Skip to comments.BOMBSHELL! POPE HOLDS UP AS A MODEL CURIALISTS OF PRE-VCII CHURCH AND HOW THEY FUNCTIONED!
Posted on 12/21/2013 1:55:01 PM PST by NYer
(Vatican Radio) Pope Francis issued his Christmas greetings to the Roman Curia on Saturday. In his message, the Pope expressed the three hallmarks of a Curial official: professionalism, service and holiness of life. He urged the Curia to be "conscientious objectors to gossip" and expressed his gratitude for the dedicated service of the retiring members of the Curia.
Read his full message below:
Dear Brother Bishops and Priests,
Dear Brothers and Sisters,
Once again the Lord has enabled us to journey through Advent, and all too quickly we have come to these final days before Christmas. They are days marked by a unique spiritual climate made up of emotions, memories and signs, both liturgical and otherwise, such as the crèche. It is in this climate that this traditional meeting takes place with you, the superiors and officials of the Roman Curia, who cooperate daily in the service of the Church. I greet all of you with affection. Allow me to extend a special greeting to Archbishop Pietro Parolin, who recently began his service as Secretary of State, and who needs our prayers!
While our hearts are full of gratitude to God, who so loved us that he gave us his only-begotten Son, it is also good to make room for gratitude to one another. In this, my first Christmas as the Bishop of Rome, I also feel the need to offer sincere thanks to all of you as a community of service, and to each of you individually. I thank you for the work which you do each day: for the care, diligence and creativity which you display; and for your effort – I know it is not always easy – to work together in the office, both to listen to and to challenge one another, and to bring out the best in all your different personalities and gifts, in a spirit of mutual respect.
In a particular way, I want to express my gratitude to those now concluding their service and approaching retirement. As priests and bishops, we know full well that we never really retire, but we do leave the office, and rightly so, not least to devote ourselves more fully to prayer and the care of souls, starting with our own! So a very special and heartfelt “thank you” goes to those of you who have worked here for so many years with immense dedication, hidden from the eyes of the world. This is something truly admirable. I have such high regard for these “Monsignori” who are cut from the same mould as the curiales of olden times, exemplary persons. We need them today, too! People who work with competence, precision and self-sacrifice in the fulfilment of their daily duties. Here I would like to mention some of them by name, as a way of expressing my esteem and my gratitude, but we know that, in any list, the first names people notice are the ones that are missing! Besides, I would also risk overlooking someone and thus committing an injustice and a lack of charity. But I want to say to these brothers of ours that they offer a very important witness in the Church’s journey through history.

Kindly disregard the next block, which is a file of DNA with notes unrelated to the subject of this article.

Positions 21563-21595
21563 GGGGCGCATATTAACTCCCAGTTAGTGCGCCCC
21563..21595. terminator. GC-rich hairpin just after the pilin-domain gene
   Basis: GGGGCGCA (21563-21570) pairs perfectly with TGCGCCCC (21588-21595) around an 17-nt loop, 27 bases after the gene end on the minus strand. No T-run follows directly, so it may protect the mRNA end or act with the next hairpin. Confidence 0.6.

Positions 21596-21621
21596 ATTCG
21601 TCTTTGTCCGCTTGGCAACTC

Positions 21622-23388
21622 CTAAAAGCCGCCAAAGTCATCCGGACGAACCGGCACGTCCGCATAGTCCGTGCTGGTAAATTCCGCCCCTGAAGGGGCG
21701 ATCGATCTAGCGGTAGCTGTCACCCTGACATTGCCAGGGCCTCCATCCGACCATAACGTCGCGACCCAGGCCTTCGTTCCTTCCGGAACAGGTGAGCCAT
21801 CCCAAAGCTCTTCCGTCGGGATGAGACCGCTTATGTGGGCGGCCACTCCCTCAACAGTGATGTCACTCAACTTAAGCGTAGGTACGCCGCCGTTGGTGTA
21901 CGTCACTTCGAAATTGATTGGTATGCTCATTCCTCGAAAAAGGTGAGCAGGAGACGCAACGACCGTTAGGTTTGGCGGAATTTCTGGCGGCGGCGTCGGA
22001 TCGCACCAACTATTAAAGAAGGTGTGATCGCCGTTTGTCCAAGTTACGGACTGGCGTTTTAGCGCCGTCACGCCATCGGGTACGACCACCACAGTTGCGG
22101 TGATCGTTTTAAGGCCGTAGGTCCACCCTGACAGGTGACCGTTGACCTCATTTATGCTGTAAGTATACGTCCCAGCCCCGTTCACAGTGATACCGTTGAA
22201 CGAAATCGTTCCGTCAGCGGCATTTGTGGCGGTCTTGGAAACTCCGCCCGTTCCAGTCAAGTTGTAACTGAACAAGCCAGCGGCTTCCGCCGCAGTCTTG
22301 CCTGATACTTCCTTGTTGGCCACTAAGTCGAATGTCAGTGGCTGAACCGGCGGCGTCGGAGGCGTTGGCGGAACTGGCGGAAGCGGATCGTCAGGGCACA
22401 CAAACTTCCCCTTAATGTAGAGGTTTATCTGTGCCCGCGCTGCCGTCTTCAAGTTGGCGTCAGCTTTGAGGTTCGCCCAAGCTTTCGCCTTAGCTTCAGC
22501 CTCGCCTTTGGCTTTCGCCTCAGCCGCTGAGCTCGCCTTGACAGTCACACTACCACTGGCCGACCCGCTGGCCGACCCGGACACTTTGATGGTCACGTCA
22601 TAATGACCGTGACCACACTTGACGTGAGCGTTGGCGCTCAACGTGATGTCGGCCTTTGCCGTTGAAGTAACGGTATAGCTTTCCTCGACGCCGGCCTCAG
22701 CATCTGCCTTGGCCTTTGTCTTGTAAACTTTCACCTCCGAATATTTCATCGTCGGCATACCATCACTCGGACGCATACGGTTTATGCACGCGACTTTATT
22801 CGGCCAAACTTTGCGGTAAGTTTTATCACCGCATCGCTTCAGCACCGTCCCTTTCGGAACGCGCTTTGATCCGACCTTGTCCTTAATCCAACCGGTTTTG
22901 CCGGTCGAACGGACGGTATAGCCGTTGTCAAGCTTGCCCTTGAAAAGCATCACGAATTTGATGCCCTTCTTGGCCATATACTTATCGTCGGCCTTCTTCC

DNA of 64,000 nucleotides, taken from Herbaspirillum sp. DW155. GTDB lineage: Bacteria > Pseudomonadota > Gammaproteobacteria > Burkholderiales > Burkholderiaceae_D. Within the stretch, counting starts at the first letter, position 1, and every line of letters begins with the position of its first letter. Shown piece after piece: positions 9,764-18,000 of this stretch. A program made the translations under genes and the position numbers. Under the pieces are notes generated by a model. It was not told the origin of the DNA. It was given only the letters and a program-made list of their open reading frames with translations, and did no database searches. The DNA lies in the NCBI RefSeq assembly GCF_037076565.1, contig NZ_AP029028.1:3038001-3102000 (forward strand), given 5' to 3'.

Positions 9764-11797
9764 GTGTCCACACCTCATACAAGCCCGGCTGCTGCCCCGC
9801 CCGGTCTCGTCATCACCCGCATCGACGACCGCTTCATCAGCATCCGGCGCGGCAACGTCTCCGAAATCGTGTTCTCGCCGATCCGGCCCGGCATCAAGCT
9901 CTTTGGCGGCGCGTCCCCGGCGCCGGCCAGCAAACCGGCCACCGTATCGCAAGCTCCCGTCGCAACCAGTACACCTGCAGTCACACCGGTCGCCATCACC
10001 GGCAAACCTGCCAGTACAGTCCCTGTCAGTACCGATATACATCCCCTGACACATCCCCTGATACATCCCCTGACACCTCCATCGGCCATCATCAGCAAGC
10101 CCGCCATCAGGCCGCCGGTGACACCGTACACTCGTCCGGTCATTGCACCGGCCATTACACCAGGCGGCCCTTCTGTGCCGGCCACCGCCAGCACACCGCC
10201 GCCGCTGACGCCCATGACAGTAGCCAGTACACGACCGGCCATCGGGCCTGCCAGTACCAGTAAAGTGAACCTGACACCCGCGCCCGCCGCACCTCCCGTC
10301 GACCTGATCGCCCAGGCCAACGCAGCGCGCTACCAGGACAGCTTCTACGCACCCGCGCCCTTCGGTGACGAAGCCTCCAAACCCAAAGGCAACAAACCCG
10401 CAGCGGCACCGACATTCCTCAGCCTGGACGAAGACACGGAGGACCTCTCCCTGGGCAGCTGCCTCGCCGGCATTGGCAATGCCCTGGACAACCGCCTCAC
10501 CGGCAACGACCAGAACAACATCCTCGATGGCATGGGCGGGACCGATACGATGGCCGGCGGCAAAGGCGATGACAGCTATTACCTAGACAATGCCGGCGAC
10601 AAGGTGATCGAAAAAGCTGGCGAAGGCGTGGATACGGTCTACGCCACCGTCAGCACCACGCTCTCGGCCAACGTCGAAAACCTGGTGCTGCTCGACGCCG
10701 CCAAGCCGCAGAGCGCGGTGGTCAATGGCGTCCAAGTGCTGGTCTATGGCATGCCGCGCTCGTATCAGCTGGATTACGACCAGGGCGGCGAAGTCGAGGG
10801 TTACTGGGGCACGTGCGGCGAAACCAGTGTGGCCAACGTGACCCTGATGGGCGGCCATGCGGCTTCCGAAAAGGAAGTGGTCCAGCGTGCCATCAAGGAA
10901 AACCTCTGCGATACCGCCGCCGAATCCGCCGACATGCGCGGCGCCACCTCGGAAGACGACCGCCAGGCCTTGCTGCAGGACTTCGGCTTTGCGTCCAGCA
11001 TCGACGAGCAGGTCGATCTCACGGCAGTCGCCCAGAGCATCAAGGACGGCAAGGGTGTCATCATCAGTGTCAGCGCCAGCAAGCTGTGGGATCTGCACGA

This mould and this witness make me think of two hallmarks of the curial official, and even more of curial superiors, which I would like to emphasize: professionalism and service.
Professionalism, by which I mean competence, study, keeping abreast of things. This is a basic requisite for working in the Curia. Naturally, professionalism is something which develops and is in part acquired; but I think that, precisely for it to develop and to be acquired, there has to be a good foundation from the outset.
The second hallmark is service: service to the Pope and to the bishops, to the universal Church and to the particular Churches. In the Roman Curia, one learns – in a real way, “one breathes in” – this twofold aspect of the Church, this interplay of the universal and the particular. I think that this is one of the finest experiences of those who live and work in Rome: “to sense” the Church in this way. When professionalism is lacking, there is a slow drift downwards towards mediocrity.
Dossiers become full of trite and lifeless information and incapable of opening up lofty perspectives. Then, too, when the attitude is no longer one of service to the particular Churches and their bishops, the structure of the Curia turns into a ponderous, bureaucratic customs house, constantly inspecting and questioning, hindering the working of the Holy Spirit and the growth of God’s people.
To these two qualities of professionalism and service, I would also like to add a third, which is holiness of life. We know very well that, in the hierarchy of values, this is the most important.
Indeed, it is basic for the quality of our work, our service. And I want to say here that in the Roman Curia, there have been and there are saints; I have said this in public more than once, to thank the Lord. Holiness means a life immersed in the Spirit, a heart open to God, constant prayer, deep humility and fraternal charity in our relationships with our fellow workers. It also means apostleship, discreet and faithful pastoral service, zealously carried out in direct contact with God’s people. For priests, this is indispensable.